Photograph, Iphigenia in Tauris, June 1936

TypePhotograph
Club Year1936
Playwright Euripides;
Play Iphigenia in Tauris;
People Involved Sensabaugh, Ludi Mai; McCrary, Switzer; Tinkle, J. Lon; Morris, Jack; Anthony, Charles; Mace, Jed; Hill, Mary Edith; Sample, Laurel Jane; Reeves, Ova Lee; Elliott, Ruby; Stone, Virginia;
Alternative TextThis image is a snapshot of the play “Iphigenia in Tauris” being performed on the steps of Dallas Hall at night.
Notes

This picture depicts the SMU production of Iphigenia in Tauris. This play, written by Euripides sometime between 414 BCE or 412 BCE, begins with the looming sacrifice of Iphigenia, at the hands of her father, Agamemnon. The goddess Artemis intervenes, saving her and replacing her with a deer in her place. She is taken to Tauris where she is given the responsibility of sacrificing any foreigner that lands on their shores. Meanwhile, the brother of Iphigenia, Orestes, is set to steal the statue of Artemis from Tauris and bring it back to Athens. Orestes is captured in Tauris and brought to the temple to be killed, but Iphigenia gets a gut feeling that this is her brother facing a brutal fate. They reconcile and devise a plan to escape and manage to take the statue of Artemis with them. However, King Thoas hears of the plan and wants to kill them for their dishonesty. The goddess Athena then intervenes and stops the King, making him surrender and free the Athenian Greeks. (O’Brian, Pelopid History and the Plot of Iphigenia in Tauris)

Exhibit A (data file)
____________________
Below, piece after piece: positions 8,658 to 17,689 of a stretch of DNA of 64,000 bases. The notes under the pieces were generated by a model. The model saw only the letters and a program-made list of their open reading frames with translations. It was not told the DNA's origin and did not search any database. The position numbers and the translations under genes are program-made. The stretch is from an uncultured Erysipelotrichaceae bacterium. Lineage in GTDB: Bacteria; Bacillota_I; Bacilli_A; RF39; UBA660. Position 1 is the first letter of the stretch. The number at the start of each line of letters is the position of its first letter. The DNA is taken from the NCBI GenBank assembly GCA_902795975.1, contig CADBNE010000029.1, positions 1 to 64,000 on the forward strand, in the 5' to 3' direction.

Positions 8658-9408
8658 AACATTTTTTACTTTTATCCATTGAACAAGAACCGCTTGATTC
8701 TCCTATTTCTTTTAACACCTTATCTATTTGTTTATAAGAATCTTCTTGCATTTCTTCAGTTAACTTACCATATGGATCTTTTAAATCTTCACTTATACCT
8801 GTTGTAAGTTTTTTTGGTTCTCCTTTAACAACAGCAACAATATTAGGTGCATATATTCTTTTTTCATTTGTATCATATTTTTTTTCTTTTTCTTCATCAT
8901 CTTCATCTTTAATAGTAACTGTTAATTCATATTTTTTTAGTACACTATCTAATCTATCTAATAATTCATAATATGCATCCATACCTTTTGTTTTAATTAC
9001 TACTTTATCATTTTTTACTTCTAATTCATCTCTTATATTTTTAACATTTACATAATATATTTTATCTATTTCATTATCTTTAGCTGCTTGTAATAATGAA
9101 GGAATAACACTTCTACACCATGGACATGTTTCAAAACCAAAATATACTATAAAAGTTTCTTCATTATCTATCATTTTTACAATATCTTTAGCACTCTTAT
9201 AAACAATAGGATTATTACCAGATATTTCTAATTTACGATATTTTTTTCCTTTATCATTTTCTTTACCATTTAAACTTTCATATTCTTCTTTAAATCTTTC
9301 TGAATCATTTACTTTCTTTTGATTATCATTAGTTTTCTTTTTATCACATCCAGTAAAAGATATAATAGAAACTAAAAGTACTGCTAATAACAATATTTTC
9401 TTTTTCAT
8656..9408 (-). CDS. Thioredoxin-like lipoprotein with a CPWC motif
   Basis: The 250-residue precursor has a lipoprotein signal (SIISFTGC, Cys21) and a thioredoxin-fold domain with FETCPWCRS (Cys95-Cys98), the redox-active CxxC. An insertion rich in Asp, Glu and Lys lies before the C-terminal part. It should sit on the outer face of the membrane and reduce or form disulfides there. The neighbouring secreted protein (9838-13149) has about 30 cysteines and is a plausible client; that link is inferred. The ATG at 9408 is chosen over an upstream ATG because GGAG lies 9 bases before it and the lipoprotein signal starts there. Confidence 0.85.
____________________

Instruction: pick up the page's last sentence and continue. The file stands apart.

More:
-This play was translated by Dr. Frederick Smith, the Chairman of the Comparative Literature Department, but that script wasn’t used for this 1936 production.
-Many Arden Club Alumni were welcomed to act in this production of Iphigenia in Taurus by the producer, Miss McCord, and many chose to accept the invitation. These alumni members included Ludi Mai Sensabaugh, cast as Iphigenia; Switzer McCrary as Orestes; Lon Tinkle as Pylades; and Mary Edith Hill as Athena. “The play was presented in much the same manner as the earlier Alcestis, and was well received.” (Abbott, 118)
-This Greek play was one of only two performed in the first 26 years of Club history; the other being Alcestis.

Tags Tragedy; Dallas Hall;